Tunisian government hoping days of protests are subsiding

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Authorities said Friday the number of people detained in the wave of violent protests had risen to almost 800, after a provincial town was hit by a night of unrest over the austerity measures.

"This will concern about 250,000 families", Trabelsi said.

Tunisian President Beji Caid Essebsi was to hold talks Saturday with political parties, unions and employers to discuss means to overcome unrest triggered by austerity measures.

Friday was totally quiet, in Tunisia, after three nights of unrest.

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Tunisia plans to increase support for the poor, a government source said Saturday after anger over price and tax increases led to protests and hundreds of arrests.

Tunisian security forces have restored calm across the national territory starting from last night, interior ministry spokesman Khalifa Chibani said Friday morning.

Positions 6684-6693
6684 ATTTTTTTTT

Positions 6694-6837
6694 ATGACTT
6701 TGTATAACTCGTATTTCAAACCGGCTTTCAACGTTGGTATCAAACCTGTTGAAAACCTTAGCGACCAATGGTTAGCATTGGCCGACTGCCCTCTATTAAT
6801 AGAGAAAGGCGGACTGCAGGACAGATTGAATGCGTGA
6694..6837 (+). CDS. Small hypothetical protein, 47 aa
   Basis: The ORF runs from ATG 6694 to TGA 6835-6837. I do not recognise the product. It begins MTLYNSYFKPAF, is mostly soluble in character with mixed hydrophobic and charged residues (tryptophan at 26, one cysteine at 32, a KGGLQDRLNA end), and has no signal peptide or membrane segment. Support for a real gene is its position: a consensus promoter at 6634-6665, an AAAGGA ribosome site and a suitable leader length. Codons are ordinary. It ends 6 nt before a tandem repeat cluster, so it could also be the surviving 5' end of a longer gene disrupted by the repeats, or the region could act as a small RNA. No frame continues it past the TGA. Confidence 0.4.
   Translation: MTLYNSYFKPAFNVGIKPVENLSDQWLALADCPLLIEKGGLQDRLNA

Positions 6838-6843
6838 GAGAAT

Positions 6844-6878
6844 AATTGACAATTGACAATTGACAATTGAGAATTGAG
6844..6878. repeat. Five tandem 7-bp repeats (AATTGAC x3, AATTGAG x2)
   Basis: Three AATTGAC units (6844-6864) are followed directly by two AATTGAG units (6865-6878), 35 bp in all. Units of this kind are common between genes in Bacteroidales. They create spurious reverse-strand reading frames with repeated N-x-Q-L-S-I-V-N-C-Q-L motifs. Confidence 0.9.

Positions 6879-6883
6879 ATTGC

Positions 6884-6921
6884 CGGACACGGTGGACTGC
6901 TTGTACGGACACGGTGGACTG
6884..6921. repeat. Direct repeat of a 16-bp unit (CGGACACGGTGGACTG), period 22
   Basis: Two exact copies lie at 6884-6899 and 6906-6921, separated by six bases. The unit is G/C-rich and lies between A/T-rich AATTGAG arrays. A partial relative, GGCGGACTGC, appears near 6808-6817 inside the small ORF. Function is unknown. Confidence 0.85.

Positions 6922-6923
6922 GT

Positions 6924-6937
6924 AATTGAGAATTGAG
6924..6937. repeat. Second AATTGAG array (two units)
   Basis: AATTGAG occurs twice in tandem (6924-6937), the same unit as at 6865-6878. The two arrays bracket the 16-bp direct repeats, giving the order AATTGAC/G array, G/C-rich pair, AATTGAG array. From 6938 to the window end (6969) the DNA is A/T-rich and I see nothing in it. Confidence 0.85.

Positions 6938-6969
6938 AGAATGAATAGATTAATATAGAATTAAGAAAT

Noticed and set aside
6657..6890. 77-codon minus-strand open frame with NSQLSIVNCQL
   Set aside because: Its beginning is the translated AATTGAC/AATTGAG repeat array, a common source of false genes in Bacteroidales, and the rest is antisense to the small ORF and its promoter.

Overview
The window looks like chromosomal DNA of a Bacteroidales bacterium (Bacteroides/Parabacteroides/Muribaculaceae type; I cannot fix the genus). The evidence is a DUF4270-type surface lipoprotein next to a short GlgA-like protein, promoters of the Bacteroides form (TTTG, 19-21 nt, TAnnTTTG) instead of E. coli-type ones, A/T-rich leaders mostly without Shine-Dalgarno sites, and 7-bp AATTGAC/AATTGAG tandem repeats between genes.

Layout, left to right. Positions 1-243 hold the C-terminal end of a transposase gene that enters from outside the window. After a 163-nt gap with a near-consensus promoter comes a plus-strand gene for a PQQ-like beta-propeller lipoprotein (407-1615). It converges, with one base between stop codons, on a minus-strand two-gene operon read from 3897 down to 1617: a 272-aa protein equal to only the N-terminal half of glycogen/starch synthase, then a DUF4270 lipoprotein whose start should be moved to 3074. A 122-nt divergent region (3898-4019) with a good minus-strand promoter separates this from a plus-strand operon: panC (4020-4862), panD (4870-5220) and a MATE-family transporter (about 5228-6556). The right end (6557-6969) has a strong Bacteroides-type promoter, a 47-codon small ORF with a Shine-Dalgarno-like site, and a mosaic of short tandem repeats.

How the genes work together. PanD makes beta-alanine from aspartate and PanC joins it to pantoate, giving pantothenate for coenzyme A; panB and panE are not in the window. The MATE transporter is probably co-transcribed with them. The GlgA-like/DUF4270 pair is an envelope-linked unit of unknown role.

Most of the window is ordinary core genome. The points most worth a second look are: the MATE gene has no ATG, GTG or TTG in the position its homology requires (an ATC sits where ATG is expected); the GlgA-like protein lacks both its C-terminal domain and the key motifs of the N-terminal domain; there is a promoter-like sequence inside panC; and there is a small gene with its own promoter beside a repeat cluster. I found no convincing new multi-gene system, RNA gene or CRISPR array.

Correspondents reported one small protest overnight Friday in the central city of Sidi Bouzid - the cradle of the 2011 Arab Spring uprising - and said police fired tear gas to disperse the demonstrators.

One man died in the unrest on Monday night, but the authorities have insisted the police were not responsible for this.

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In a written statement, Rupert Colville, spokesperson for the Office of the UN High Commissioner for Human Rights, said authorities must ensure that people are not arrested in an arbitrary manner and that their rights are respected.

While the Interior Ministry Spokesman Khelifa Chibani has said "what is happening is crime, not protests", campaigners accuse the government of an "indiscriminate" crackdown.

The fresh protests draw on anger over price and tax increases included in this year's budget that took effect on January 1. Two major militant attacks in 2015 also greatly damaged the country's tourism industry, which made up eight percent of gross domestic product. This has caused prices and taxes to rise across a range of essential goods and services, like fuel, cars and internet use.

The leader of Tunisia's main opposition party Popular Front, Hamma Hammami, said they would step up protests until the government changed its "unjust" 2018 budget. The unemployment rate at the end of past year amounted to more than 15 percent, the annual inflation rate was 6.4 percent.

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